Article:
During the first phase of the pandemic, it was crucial to support employment and incomes in order to prevent harmful and excessive job cuts. We were quite successful, providing support through short-time compensation, unemployment benefits and labor market measures. As we cope with the second wave of infections, these things will continue to play an important role. Over the long term, it will be crucial for us to create incentives in our social welfare system so that the people who are affected can again find employment. As much as possible, in other words, we must keep people from falling into long-term unemployment.

A perennial concern expressed in the Worry Barometer is the future of Federal Old Age and Survivors' Insurance and retirement provision. Over the medium to long term, what are the most important steps that should be taken to secure our system of retirement provision for the future?

We all know that it is extremely difficult to find a solution that secures retirement provision in a way that meets the needs of as many people in our country as possible. My colleagues at the Federal Department of Home Affairs have been dealing with this challenge for years, and will no doubt be doing so for quite some time. The Federal Council, too, will have to address this issue again in the foreseeable future.

We need to allow for a certain degree of structural change.

Federal Councillor Guy Parmelin

Another perennial issue in Swiss politics is Switzerland's relations with the EU. While a majority of people want to see an expansion of the bilateral relationship, there is considerable debate as to what form this should take. How does the federal government intend to move forward?

For Switzerland, as a medium-sized economy with a relatively small domestic market, continued prosperity requires access to foreign markets that is, as much as possible, free from discrimination, legally certain and expandable. The Federal Council is working to ensure the sustainability of Switzerland's international economic relations, which are critically important. The EU is our most important trading partner. Through an institutional agreement, the Federal Council is seeking to ensure reciprocal market access in a sustainable way. The aim is to create legal certainty regarding the market access that currently exists and build a foundation for expanding trade relations. If such an agreement is to be concluded, however, three matters of crucial significance for Switzerland must be clarified: protection for wage and working conditions, EU citizenship and government subsidies.

Of political and administrative actors, the Federal Council is one that is benefiting from an increase in popular confidence; the Council currently ranks second only to the police in terms of the public's trust. How do you explain this?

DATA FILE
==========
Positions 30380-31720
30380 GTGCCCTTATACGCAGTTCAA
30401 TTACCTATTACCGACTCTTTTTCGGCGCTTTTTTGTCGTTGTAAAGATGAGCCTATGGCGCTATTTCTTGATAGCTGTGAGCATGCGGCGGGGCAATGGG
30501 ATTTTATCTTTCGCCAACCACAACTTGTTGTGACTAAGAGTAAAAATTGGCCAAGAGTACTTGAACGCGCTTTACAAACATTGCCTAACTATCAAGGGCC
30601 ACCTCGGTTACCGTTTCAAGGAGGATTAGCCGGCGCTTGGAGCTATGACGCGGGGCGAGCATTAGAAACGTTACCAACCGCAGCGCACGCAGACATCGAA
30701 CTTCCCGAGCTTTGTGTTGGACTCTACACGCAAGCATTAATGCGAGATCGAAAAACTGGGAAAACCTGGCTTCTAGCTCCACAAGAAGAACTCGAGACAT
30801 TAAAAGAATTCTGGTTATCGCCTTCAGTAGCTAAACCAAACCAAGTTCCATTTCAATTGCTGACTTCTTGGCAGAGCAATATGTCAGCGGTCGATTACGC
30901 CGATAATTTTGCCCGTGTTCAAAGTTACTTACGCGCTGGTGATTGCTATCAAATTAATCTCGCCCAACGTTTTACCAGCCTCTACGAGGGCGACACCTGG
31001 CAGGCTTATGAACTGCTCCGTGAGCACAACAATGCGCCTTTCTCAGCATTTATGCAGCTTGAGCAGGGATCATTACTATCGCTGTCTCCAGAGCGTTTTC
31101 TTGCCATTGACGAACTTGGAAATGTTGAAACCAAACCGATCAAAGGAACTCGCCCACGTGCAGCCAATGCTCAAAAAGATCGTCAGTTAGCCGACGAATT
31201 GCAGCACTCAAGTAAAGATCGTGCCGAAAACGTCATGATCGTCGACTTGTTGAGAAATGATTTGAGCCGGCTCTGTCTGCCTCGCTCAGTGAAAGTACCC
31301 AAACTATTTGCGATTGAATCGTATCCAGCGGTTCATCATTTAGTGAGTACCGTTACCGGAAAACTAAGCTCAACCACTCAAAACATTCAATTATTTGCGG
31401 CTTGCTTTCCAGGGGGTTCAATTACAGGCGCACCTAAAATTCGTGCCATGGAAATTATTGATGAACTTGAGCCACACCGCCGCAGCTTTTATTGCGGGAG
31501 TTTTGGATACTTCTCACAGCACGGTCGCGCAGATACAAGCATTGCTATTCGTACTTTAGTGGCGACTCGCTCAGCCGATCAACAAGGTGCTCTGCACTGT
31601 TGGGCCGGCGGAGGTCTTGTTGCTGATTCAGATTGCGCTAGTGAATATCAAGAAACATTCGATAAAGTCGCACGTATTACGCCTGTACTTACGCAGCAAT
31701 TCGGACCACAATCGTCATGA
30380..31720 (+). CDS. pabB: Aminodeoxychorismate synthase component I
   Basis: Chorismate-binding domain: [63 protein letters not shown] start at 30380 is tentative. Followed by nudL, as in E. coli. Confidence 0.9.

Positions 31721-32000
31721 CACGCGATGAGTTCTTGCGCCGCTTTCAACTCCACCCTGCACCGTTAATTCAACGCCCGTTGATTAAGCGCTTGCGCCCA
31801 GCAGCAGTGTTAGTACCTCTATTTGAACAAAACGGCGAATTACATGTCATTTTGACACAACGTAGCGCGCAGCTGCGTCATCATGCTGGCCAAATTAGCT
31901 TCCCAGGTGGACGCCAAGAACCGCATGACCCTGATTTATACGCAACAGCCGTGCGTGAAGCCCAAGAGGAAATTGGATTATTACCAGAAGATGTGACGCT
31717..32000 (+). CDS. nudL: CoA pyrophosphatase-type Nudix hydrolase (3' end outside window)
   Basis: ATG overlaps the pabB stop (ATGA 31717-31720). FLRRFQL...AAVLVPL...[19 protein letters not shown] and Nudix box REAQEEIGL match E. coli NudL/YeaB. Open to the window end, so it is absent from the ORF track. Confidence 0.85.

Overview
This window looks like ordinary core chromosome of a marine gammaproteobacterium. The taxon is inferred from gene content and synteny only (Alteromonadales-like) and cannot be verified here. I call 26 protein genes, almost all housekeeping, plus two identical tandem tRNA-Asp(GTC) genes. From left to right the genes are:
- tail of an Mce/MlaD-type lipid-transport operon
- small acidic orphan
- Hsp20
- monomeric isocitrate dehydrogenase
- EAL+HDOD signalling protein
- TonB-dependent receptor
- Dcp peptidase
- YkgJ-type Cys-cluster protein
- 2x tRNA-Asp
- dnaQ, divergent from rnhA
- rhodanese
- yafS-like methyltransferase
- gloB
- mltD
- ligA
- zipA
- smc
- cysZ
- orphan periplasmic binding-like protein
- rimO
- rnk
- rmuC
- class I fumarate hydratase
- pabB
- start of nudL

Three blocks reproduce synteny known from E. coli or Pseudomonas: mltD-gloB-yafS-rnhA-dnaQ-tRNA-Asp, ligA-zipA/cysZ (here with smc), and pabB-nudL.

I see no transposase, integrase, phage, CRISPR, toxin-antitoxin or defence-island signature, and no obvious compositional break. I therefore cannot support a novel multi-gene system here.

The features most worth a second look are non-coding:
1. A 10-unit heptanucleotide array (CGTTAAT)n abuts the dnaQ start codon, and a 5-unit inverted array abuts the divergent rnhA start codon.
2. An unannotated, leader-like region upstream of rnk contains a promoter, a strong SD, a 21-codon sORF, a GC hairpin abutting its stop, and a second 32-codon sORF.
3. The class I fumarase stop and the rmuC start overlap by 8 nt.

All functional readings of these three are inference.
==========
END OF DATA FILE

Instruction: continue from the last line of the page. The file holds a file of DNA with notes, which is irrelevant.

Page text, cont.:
The rapid, unbureaucratic aid provided by the Federal Council during the coronavirus crisis has undoubtedly played an important role. We have been able to help a large number of entrepreneurs as well as employees. The results of the survey might possibly be different today, however. More than a few people are dissatisfied because we have not been able to help them, or we have failed to provide sufficient help.

The Federal Council is working to ensure the sustainability of Switzerland's international economic relations, which are critically important.

Federal Councillor Guy Parmelin

Interest in politics has steadily increased since 2016, and the percentage of young people participating in political demonstrations has doubled in Switzerland since 2018. However, the share of young people who want to join a party remains very low. How do you explain this, and what connections did you have to politics when you were young?

My youth is no longer representative of today's young people. I grew up in the country, where clubs and other organizations provided a place for local people to come together. In my case, that eventually led to involvement with a political party. Young people today are faced with a much broader selection of leisure activities that they have to choose from. Becoming a member of a party is rarely their first choice.

Young people are extremely mobilized by environmental issues. As a trained agriculturist and winemaker, you surely have a special connection to this topic. What are your thoughts about the current discussion?

I certainly understand the concerns of young people. I, too, am watching with growing concern as arable land is being paved over and natural resources are wasted. But I would like to see people not just criticize, but focus more on finding solutions and actively contributing to solving environmental problems.

Today, when we talk about drinking water, agriculture and environmental pollution, we tend to lose sight of the fact that we, as a country, are dependent on trade. Switzerland is able to satisfy only half of its food requirements. The other half comes from abroad. This is something we must never forget when discussing these issues.

As Vice President of the Federal Council, you can look forward to your election as President in December. What are your wishes for Switzerland and for you, personally, during the year of your presidency?

Before commenting on a possible presidency, I first need to be elected. And the election will be held in December. But that aside, my wish for Switzerland and for me personally is that we as a country, with its various regions, and we as a people, across all generations, will stand together despite COVID-19, and that this virus will soon be no more than a bad memory.